Drugged Driving Is Now More Prevalent Than Drunk Driving

The U.S. Department of Transportation’s and National Highway Traffic and Safety Administration’s research has shown that a growing majority of crashes, particularly those resulting in serious injury or fatality, involved someone driving under the influence. And, “driving under the influence” doesn’t just refer to the influence of alcohol. For the first time in U.S. driving history, the Governors Highway Safety Association (GHSA) and the Foundation for Advancing Alcohol Responsibility (FAAR) published a report in 2017, providing statistics that show drivers killed in crashes were more likely to be on drugs than drunk. More than 40 percent of the deceased drivers tested were found to have drugs in their system compared to just 37 percent who tested positive for alcohol.

Drug-Impaired Driving is Complex

Hundreds of different drugs can impair drivers. Some drugs that can impair driving are illegal to use, some are legal to use under certain conditions, and some are freely available over-the-counter. Illegal drugs like narcotics, stimulants, depressants (sedatives), and hallucinogens are often found involved in drugged driving crashes as are legal non-medicinal drugs and prescription medications. For many drugs the relations between a drug’s presence in the body, its effect on driving, and its effects on crash risk are complex, not understood well, and vary from driver to driver.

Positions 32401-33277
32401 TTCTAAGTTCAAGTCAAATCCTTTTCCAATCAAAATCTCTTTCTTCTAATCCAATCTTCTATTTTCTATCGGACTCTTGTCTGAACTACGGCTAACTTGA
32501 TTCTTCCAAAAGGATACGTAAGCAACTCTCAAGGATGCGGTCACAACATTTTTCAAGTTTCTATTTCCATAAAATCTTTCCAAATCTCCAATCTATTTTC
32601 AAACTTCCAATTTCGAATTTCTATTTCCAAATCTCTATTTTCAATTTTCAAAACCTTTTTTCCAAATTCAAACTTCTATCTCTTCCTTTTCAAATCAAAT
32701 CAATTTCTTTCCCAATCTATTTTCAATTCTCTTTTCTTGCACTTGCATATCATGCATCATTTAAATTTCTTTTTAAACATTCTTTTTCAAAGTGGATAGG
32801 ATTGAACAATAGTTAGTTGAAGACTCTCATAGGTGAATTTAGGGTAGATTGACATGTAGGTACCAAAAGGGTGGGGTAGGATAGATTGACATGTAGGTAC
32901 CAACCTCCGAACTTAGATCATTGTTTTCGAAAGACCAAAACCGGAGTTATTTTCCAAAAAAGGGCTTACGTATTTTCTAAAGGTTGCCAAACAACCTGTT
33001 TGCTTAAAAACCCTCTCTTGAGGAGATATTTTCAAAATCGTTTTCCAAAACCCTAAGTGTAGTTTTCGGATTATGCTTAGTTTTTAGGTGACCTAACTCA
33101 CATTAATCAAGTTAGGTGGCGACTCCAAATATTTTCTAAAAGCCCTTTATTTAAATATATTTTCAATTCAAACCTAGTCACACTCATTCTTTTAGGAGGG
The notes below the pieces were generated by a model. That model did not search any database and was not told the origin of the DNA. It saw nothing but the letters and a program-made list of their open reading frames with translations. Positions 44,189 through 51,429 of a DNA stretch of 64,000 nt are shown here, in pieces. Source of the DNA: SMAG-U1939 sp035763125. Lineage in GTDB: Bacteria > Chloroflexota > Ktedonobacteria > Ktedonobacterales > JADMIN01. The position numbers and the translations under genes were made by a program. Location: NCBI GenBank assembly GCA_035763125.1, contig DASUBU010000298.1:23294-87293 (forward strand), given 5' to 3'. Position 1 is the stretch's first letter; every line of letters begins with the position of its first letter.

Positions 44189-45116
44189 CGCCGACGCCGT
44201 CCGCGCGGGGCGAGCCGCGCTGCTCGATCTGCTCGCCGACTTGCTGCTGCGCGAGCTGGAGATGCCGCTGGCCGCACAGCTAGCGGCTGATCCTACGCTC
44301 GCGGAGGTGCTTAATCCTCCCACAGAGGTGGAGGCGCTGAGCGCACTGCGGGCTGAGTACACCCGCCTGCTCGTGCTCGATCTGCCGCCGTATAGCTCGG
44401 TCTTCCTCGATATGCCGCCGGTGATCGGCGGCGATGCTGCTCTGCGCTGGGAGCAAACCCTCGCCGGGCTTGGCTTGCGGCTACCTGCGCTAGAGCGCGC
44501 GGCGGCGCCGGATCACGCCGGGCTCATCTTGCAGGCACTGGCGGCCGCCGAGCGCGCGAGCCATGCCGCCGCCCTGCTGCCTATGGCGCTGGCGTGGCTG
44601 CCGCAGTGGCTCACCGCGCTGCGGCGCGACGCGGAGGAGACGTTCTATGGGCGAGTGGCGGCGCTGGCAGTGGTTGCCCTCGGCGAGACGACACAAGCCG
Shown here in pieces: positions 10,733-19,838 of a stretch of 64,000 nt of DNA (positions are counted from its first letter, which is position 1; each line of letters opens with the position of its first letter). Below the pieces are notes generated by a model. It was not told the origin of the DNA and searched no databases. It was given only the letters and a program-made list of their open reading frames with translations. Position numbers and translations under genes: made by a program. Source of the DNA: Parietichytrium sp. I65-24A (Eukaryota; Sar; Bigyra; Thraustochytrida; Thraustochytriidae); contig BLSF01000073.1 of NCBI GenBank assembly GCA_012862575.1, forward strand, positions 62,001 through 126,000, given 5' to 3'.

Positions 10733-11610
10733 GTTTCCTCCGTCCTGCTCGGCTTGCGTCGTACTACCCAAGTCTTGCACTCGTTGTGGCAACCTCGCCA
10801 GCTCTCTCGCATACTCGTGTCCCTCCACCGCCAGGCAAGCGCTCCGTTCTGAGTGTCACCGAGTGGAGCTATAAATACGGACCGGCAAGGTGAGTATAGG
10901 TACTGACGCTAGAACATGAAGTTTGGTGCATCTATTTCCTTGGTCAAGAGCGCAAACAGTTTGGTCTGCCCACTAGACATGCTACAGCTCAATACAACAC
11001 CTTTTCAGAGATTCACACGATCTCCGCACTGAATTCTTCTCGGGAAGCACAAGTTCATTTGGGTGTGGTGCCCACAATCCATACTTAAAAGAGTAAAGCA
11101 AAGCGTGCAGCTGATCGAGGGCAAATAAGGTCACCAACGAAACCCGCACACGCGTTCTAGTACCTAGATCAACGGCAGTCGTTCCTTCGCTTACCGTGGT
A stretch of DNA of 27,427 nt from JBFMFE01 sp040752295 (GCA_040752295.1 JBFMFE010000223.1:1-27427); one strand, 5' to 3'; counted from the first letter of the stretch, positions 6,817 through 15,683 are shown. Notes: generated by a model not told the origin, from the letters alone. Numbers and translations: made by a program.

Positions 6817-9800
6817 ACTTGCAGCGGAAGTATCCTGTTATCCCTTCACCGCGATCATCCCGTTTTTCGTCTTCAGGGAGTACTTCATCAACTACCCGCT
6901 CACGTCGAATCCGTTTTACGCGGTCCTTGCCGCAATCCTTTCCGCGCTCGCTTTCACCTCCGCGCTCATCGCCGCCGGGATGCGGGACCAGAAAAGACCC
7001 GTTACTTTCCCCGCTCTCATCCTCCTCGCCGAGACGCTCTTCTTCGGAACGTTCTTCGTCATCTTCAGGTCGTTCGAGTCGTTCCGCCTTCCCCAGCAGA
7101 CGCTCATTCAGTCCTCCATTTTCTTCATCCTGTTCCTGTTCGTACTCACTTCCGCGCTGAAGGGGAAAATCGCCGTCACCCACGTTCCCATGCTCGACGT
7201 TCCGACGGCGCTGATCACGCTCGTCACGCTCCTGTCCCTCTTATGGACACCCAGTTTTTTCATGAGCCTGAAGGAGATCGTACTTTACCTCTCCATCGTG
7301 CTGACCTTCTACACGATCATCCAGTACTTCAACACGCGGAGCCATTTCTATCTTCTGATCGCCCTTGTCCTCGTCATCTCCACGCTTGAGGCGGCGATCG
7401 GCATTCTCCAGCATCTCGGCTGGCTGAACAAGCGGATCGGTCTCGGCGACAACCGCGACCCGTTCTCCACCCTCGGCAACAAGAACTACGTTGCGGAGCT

Kentucky State Law

Laws regarding driving while under the influence of drugs (DUID) vary across the states. Kentucky state law does not differentiate between alcohol and other drugs when it comes to driving under the influence. If a driver is found to be impaired by drugs they could be arrested and charged on several counts if their actions caused an accident, injury to others, property damage, or a tragic fatality.

Unlike the blood alcohol standard of 0.08, which often can be established at the scene of a crash, testing for drug use is more complex, usually requiring a blood test. Kentucky, like most other states, has an implied consent law. This law says if a driver refuses to a chemical test they will be subject to a fine and license suspension. It’s more difficult for law enforcement to detect drug impairment at the roadside than alcohol impairment. Some law enforcement districts may have officers who have been trained to identify drug impairment through general observation but not every officer on a traffic stop will be prepared in this process and depend on field sobriety tests (FSTs) instead.

Families of Accident Victims Can Seek Legal Help

Drugged driving from the use of illicit drugs or prescription pills is unsafe and puts everyone on the road at risk. These preventable crashes are more difficult to prosecute and get a conviction than for alcohol-impaired driving (DUI), so it is important that you work closely with experienced experts if you or your loved one was injured in one of these accidents.

With offices in Owensboro and Madisonville, Rhoads & Rhoads represents car accident victims and their families throughout Western Kentucky. Please call us at 888-709-9329 or contact us by e-mail to schedule an appointment with one of our personal injury attorneys.